3 Tips for Improving the Manager-Employee Relationship

3 Tips for Improving the Manager-Employee Relationship

A company is a holistic ecosystem—and the relationship between a manager and their employees is one of the most critical to operating a smooth, successful business.

So, what do managers need to do in order to have effective, high-performing teams?

In case you’re not sure, here are 3 tips:

Help Employees Prioritize

One of a manager’s main roles is helping their employees prioritize, and we often talk about prioritization in terms of a list of priorities. But the origin of the word ‘priority’ is singular. When everything is a priority, nothing is. 

When thinking about prioritization as a manager, ask yourself: “What is our rally cry? What is our singular focus that we can all get behind to create that clarity and alignment for what the business needs?” 

When you have that clear North Star, you can spend the additional time and energy usually spent on ticking off tasks to work on things like having career growth conversations. 

When interacting with employees, managers should discuss what’s on the plates of their directs. Help them focus, prioritize, and, most importantly, deprioritze. Think about what doesn't align with that rally cry. Managers can, and should, be that tiebreaker to help create that separation between what is a priority and what isn’t.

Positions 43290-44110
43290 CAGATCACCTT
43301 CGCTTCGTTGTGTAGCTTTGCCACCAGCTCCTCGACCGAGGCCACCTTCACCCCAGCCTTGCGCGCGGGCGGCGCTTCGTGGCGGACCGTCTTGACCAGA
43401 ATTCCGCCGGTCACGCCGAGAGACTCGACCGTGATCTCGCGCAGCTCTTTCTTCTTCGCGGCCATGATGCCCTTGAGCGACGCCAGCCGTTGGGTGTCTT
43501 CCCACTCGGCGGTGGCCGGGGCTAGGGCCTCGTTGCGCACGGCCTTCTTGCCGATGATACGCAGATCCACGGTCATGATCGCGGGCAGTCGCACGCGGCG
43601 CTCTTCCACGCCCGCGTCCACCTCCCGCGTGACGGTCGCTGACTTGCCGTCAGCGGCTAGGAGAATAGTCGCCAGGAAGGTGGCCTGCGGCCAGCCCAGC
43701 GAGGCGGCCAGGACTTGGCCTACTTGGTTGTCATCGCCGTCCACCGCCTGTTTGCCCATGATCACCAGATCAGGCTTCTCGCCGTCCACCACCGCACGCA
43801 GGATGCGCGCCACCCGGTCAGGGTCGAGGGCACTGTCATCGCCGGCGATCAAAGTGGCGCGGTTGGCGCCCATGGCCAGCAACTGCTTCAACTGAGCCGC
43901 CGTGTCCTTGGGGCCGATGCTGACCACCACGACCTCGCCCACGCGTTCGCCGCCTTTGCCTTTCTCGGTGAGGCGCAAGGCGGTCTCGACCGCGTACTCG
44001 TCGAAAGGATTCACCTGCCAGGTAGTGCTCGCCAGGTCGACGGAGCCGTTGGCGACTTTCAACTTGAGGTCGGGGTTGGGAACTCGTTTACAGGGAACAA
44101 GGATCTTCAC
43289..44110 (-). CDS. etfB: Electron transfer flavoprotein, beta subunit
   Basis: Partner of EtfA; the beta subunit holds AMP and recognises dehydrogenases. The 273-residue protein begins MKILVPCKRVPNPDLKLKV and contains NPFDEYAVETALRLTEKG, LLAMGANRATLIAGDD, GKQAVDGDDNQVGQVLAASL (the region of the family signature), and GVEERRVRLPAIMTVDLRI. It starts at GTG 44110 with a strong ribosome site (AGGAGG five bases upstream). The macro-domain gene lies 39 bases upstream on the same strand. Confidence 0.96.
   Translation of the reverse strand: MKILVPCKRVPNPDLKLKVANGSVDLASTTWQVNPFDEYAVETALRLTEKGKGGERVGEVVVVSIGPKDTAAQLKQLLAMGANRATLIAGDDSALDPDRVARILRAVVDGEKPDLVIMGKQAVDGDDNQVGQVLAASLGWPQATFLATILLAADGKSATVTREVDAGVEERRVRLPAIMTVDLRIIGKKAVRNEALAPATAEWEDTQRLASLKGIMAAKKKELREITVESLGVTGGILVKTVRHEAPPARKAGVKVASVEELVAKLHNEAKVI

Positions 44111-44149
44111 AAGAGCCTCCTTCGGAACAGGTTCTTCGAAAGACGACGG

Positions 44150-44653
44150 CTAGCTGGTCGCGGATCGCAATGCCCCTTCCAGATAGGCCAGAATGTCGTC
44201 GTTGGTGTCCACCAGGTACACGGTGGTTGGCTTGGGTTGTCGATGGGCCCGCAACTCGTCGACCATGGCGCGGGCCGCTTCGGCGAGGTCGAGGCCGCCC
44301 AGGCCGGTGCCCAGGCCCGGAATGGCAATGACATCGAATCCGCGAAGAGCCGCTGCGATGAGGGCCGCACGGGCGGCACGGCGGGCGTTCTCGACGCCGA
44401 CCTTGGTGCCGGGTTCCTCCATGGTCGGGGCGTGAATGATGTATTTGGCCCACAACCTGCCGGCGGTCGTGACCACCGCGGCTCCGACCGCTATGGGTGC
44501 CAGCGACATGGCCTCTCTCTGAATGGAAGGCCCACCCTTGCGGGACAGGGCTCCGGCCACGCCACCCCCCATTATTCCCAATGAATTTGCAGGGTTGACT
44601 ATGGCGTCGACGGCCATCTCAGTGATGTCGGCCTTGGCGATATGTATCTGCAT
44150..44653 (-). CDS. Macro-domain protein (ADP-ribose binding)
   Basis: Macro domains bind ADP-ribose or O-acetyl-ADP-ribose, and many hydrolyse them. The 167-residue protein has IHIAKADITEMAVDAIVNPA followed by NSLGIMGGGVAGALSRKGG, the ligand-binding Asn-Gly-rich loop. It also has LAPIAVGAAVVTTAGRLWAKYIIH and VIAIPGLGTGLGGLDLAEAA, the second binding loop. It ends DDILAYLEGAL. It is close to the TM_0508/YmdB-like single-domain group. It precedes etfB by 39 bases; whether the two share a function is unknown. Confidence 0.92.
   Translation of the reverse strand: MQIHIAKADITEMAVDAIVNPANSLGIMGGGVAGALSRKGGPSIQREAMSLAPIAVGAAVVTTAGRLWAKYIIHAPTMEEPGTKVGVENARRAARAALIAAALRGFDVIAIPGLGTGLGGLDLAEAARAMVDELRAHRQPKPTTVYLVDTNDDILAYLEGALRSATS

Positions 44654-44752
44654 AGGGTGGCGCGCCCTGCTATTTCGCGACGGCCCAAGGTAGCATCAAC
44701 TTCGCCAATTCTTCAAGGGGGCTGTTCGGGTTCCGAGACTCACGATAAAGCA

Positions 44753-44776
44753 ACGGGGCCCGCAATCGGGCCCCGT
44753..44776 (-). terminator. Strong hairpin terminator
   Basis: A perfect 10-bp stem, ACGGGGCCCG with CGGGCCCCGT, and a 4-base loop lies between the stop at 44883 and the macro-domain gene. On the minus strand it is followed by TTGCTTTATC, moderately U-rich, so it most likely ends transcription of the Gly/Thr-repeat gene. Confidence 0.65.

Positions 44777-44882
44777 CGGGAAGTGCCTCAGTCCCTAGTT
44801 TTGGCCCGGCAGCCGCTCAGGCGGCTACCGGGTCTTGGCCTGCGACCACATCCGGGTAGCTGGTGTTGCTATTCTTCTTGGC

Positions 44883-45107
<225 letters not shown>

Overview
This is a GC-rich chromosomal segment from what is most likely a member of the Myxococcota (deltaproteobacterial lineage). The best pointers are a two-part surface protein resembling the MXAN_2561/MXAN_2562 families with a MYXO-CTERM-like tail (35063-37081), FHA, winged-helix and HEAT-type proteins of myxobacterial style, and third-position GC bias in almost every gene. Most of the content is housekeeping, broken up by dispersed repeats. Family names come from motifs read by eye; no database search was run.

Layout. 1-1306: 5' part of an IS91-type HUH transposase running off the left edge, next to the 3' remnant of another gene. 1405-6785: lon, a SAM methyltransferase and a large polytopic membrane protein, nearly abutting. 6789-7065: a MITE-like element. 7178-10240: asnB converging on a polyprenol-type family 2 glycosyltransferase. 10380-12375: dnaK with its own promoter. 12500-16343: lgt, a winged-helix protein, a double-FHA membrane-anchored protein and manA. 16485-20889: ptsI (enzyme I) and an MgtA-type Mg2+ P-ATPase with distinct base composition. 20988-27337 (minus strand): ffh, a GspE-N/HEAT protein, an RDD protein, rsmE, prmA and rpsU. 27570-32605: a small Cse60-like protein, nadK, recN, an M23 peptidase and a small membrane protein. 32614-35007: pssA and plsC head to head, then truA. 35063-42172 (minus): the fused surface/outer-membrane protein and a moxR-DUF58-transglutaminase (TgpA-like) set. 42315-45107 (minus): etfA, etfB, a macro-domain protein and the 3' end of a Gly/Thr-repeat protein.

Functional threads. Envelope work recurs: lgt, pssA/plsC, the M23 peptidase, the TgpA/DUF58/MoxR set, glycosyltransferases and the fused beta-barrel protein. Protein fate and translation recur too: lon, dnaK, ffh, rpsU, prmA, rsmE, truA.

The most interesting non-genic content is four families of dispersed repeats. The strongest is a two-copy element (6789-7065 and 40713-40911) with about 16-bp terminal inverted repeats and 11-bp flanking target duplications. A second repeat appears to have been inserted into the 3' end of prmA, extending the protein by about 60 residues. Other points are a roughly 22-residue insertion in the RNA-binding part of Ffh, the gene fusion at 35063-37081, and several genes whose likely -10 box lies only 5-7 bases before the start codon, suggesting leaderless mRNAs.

Ask for Feedback

Check in with your employees and ask how they’re feeling about the business or current project they’re working on, determining if there are any roadblocks or challenges you can help with. This can be done directly through conducting one-on-one meetings or implementing engagement surveys. 

Connecting with your employees on a deeper level and getting their feedback on company processes creates an environment of inclusion and belonging. Allowing them to participate in making important business decisions gives them a sense of ownership in their work.

Lead by Example

Perhaps the most important way to make sure your employees are happy, healthy, and likely to stay at your company is to just be flexible and honest. Make sure your employees know that they don’t always have to be available, that they can take time off, and that their personal lives are valued. But HR and managers have to lead by example. This means signing off at a normal hour, taking PTO, not emailing on weekends, taking breaks during the day, being honest about appointments/leaving early, and just bringing your real, authentic self to work every day.

How else can managers build strong relationships with their direct reports throughout the entire employee lifecycle? Find out in our latest eBook.

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